3. The amount borrowed from the Nattukottai Chettis and Chinese money-lenders was $59,000. This together with the balance making up the $1,00,000 was duly remitted to Rangoon. Within one week of the borrowing of the $59,000 the Saigon agent re-paid the lenders $42,000 and the remaining amount a short time afterwards. The whole of the amount was re-paid within 28 days so that the whole of the debt owing to these persons was re-paid within a month of the money having been lent to the Saigon business. The order of the Commissioner of Income-tax which upheld the Assistant Commissioner's order on appeal which upheld the Income-tax Officer's order, was that the $59,000 were assessable to income-tax as being a remittance to the Rangoon business out of the profits of the Saigon firm. The petitioners' contention here is that this was a remittance of money borrowed, that money borrowed is not profits but represents capital and that it was, therefore, a remittance of the Saigon firm's capital to Rangoon and not liable to assessment to income-tax. Ordinarily that contention that borrowed money is not a profit may be a perfectly sound one but the facts in this case show that this was a remittance, as the Income-tax Commissioner has found, not of capital but of profit. There were large sums in the Saigon business, the accumulated profits, more than sufficient to meet the demand made from Rangoon and though they were not actually in the till, they were easily realisable. What really happened was that these were short-term borrowings from money-lenders in Saigon and the sums borrowed were re-paid as before mentioned within a month not by means of any remittance back from Rangoon to Saigon but out of the accumulated profits at Saigon. I say out of the accumulated profits because there were accumulated profits more than sufficient to meet the Rangoon demand; and the, legal presumption is that any payments made were made out of those profits and not out of capital; and that presumption has arisen in this case and has not been rebutted by any evidence on the side of the petitioners. The net result of this transaction is that whereas there were sums in the shape of accumulated profits of more than the amount of $59,000 after the repayment of the sums borrowed from the local money-lenders the accumulated profits were reduced by the amount of $59,000 re-paid to the lenders. Under these circumstances, in my view, this was clearly a remittance from Saigon of profits of the Saigon business and as such was liable to assessment to income-tax. Under the circumstances the answer to the question referred must be that the $59,000 were a remittance from profits and not capital. Costs of the respondent Rs. 250.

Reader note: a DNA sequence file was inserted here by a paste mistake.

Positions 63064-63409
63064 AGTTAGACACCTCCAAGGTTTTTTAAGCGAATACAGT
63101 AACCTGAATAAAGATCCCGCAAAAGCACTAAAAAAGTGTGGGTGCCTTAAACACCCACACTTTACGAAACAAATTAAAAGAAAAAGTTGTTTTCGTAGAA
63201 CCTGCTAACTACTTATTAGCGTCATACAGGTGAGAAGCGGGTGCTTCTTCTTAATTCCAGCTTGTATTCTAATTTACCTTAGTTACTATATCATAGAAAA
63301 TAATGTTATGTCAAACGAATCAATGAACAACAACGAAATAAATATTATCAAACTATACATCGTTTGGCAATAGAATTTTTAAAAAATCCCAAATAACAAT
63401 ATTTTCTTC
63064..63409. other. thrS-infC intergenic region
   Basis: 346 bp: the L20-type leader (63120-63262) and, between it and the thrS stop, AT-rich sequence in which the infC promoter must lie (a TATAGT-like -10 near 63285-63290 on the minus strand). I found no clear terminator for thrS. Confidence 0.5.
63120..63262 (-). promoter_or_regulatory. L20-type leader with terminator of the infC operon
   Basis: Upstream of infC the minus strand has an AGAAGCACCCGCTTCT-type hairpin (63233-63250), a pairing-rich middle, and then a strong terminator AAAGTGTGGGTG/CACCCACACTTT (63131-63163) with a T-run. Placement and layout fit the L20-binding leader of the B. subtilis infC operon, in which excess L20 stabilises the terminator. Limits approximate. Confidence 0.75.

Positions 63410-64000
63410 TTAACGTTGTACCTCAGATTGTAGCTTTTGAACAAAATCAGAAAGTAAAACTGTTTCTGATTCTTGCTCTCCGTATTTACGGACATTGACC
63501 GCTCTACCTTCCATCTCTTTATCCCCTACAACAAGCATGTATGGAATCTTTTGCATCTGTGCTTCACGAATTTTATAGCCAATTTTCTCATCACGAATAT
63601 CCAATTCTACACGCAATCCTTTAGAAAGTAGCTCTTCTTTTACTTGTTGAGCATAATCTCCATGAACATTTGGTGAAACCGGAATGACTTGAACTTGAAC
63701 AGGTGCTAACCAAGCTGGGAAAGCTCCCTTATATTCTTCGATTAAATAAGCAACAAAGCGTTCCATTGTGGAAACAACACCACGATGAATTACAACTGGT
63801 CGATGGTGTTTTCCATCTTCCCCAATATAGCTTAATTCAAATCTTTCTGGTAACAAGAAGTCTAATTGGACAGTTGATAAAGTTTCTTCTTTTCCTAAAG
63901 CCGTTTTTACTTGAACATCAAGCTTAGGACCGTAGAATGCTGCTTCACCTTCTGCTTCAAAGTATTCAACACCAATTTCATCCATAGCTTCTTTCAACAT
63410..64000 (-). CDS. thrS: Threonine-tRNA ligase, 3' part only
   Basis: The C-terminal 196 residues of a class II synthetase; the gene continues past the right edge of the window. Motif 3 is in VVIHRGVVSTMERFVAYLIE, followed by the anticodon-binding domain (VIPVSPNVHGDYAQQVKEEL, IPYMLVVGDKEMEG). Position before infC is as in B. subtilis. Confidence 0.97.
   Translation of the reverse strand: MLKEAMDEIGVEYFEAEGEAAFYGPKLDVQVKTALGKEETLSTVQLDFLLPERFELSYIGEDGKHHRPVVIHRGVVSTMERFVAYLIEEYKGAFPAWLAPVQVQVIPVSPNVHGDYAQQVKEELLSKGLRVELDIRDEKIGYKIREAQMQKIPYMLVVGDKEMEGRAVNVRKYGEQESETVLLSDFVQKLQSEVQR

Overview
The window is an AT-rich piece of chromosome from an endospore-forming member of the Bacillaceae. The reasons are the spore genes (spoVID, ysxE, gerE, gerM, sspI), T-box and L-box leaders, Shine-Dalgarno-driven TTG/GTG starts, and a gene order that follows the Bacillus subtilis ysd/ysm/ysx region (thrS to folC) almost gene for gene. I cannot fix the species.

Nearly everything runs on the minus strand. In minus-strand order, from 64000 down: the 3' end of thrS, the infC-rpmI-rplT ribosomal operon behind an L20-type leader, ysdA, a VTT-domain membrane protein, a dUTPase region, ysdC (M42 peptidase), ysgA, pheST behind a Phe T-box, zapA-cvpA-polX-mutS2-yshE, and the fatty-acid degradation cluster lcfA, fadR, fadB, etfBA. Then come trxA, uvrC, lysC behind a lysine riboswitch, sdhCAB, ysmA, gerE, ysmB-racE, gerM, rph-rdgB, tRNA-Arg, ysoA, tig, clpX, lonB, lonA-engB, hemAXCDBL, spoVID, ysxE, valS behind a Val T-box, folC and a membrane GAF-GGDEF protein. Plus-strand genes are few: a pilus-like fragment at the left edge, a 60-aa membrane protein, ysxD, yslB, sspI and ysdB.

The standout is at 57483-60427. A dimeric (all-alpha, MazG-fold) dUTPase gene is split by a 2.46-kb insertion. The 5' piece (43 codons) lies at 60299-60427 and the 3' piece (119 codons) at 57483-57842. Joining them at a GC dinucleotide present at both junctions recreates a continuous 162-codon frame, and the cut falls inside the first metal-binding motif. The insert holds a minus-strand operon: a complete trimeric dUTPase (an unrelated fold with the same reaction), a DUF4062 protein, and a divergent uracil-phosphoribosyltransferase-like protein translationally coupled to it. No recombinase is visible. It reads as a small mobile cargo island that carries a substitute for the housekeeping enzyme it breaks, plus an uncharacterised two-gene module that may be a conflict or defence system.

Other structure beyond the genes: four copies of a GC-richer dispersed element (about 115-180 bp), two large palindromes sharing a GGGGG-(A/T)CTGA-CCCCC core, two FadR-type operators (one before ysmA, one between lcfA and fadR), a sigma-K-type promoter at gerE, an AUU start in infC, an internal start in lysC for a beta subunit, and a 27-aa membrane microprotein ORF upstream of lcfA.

Ramesam, J.

4. I agree.

Cornish, J.

5. I agree.


Save Judgments// Add Notes // Store Search Result sets // Organizer Client Files //